CNN Fires Producer John Griffin Over 'Deeply Disturbing' Federal Child Sex Charges

John Griffin
Chris Cuomo, left, and John Griffin.Facebook

Federal prosecutors allege that CNN senior producer John Griffin said online he had trained girls as young as 7 to be "sexually submissive."

Senior television producer John Griffin was fired from CNN Monday following his arrest by the FBI on charges that he enticed minors to engage in unlawful sexual activity.

Griffin, 44, was taken into custody Friday after a federal grand jury in Vermont indicted him on "three counts of using a facility of interstate commerce to attempt to entice minors to engage in unlawful sexual activity," the U.S. Attorney's office said in a statement.

The cable network announced it had suspended Griffin following his Friday arrest. On Monday, CNN canned the veteran journalist, saying in a statement, "The charges against Mr. Griffin are deeply disturbing. We learned of his arrest Friday afternoon and terminated his employment Monday."

Griffin had worked at CNN since April 2013, according to his LinkedIn profile, and was previously employed by  ABC News, Fox News and CBS News.

His attorney, David Kirby, declined comment Monday when contacted by Inside Edition Digital.

Griffin's arraignment is scheduled for Wednesday in a Vermont federal court. He remains in federal custody.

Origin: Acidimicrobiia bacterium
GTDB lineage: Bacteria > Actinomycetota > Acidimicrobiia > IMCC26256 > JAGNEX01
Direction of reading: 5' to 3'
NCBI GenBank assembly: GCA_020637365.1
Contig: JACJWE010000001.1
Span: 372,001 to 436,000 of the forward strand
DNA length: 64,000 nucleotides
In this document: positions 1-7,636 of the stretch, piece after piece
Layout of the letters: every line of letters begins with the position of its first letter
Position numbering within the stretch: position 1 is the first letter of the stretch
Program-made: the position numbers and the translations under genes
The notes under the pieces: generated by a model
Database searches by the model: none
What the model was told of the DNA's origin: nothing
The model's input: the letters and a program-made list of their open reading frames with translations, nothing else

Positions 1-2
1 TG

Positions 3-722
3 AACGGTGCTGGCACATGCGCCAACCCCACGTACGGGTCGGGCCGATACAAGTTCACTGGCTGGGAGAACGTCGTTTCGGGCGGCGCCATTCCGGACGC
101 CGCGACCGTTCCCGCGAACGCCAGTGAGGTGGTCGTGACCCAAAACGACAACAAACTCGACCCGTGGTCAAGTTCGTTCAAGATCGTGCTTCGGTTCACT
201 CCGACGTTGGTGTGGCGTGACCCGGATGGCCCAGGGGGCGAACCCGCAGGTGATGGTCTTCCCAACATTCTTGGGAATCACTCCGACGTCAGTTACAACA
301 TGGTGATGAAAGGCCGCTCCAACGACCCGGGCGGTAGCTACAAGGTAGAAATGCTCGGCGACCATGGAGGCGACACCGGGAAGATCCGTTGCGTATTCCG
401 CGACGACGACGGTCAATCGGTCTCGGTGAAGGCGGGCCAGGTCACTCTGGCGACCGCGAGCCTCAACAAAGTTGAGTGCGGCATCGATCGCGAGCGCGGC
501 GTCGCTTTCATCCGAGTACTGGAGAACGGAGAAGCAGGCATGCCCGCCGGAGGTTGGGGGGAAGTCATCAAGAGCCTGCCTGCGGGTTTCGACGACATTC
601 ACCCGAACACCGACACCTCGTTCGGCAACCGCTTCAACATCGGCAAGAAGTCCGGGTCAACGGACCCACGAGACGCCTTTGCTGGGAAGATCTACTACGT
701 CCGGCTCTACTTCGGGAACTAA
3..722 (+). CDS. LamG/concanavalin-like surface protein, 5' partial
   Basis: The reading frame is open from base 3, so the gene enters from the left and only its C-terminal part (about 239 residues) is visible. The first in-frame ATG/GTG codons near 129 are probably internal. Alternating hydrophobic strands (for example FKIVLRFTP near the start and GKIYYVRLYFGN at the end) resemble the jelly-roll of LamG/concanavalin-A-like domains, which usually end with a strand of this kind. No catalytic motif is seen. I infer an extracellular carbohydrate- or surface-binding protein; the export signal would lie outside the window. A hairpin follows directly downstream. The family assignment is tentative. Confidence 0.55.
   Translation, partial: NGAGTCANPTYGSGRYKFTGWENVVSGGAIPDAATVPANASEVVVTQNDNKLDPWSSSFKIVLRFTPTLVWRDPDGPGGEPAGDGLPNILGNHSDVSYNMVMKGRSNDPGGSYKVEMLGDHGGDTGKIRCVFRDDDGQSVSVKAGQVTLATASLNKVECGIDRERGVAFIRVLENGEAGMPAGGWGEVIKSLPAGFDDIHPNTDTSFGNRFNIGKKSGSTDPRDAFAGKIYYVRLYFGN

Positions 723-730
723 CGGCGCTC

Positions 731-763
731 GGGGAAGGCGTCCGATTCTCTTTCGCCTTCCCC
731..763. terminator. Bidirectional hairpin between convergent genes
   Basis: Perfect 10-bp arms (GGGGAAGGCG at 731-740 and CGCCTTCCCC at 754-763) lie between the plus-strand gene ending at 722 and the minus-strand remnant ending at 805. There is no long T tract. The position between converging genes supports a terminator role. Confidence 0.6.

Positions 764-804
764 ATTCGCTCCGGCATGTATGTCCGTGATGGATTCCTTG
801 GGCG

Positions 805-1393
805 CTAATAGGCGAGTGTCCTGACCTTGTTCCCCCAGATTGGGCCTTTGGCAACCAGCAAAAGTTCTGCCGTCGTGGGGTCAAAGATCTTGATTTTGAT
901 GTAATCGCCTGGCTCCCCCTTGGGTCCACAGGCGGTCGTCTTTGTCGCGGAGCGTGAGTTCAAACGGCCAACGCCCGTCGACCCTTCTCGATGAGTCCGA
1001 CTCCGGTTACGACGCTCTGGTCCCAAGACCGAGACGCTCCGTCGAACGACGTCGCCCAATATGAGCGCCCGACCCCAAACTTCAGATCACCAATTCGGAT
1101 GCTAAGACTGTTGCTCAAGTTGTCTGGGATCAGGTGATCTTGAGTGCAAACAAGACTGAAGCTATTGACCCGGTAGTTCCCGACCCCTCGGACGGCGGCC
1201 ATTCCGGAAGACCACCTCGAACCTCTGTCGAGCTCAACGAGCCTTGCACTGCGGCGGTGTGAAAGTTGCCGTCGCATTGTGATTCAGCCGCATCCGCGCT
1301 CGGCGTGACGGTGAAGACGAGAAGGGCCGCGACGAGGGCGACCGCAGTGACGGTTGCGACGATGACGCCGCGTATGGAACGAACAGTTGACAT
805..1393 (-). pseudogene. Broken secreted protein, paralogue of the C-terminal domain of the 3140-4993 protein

He worked "shoulder to shoulder" with Chris Cuomo, according to his social media posts, when the on-air talent was assigned to the CNN morning show "New Day," helping Cuomo by "seeing him through each show and producing live breaking news across the country and around the world," according to Griffin's LinkedIn bio.

Cuomo was fired by CNN on Dec. 4, after the New York Attorney General's Office released new information about the extent of his role advising and assisting his brother, former New York Gov. Andrew Cuomo, who was being investigated on sexual harassment allegations.

Griffin allegedly used "the messaging applications Kik and Google Hangouts to communicate with people purporting to be parents of minor daughters, conveying to them, among other ideas, that a 'woman is a woman regardless of her age,' and that women should be sexually subservient and inferior to men," federal officials said.

He allegedly tried to "persuade parents to allow him to train their daughters to be sexually submissive," prosecutors said. 

Griffin is accused of flying a mother and her 9-year-old daughter to Boston in June 2020, and taking them to his Vermont vacation home, where "the daughter was directed to engage in, and did engage in, unlawful sexual activity," the U.S. Attorney's Office said.

The indictment also includes allegations that Griffin tried to entice two other children over the internet to engage in sexual activity, prosecutors said. In April 2020, he allegedly encouraged a mother to engage in a “virtual training session” over a video chat that would include him instructing the mother and her 14-year-old daughter to remove their clothing and touch each other at his direction, prosecutors said.

The indictment alleges that he also said he had trained girls as young as 7 "to be sexually submissive." 

If convicted, Griffin faces a mandatory minimum sentence of 10 years of imprisonment and a maximum sentence of life imprisonment, federal authorities said. According to the indictment, the federal government intends to seek the forfeiture of Griffin’s Vermont house, his Tesla, a Mercedes, and other property that was used in the commission of the alleged offenses.

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